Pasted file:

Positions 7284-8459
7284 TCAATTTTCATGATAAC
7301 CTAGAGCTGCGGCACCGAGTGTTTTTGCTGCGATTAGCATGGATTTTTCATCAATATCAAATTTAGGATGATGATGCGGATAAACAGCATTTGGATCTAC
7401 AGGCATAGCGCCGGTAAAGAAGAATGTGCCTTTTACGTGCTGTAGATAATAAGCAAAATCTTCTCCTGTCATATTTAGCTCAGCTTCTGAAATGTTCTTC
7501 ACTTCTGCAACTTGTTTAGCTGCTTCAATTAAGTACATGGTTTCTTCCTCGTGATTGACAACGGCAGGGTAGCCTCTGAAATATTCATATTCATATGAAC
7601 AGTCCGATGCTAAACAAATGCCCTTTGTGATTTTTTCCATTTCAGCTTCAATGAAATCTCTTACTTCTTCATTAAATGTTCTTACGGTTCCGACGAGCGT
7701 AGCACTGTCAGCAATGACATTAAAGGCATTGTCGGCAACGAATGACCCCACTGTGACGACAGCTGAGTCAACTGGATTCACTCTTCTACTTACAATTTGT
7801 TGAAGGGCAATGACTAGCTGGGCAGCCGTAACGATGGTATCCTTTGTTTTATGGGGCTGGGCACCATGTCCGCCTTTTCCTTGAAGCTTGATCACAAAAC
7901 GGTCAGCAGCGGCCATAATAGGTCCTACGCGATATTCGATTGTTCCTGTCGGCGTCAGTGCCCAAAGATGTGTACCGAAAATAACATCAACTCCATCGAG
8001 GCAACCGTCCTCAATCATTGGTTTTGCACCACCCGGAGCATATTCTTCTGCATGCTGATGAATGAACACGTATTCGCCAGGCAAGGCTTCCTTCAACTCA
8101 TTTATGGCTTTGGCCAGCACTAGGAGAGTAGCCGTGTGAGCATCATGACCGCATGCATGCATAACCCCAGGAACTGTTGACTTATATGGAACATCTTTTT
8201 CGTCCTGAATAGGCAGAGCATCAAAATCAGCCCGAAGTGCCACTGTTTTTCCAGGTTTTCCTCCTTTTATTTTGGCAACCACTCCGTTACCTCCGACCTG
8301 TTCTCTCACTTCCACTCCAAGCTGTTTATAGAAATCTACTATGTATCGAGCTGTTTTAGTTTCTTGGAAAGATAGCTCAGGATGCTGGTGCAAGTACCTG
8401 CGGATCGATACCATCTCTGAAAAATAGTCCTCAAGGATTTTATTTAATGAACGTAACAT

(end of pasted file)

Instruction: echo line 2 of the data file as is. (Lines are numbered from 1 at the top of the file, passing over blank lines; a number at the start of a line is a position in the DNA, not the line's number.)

7284 TCAATTTTCATGATAAC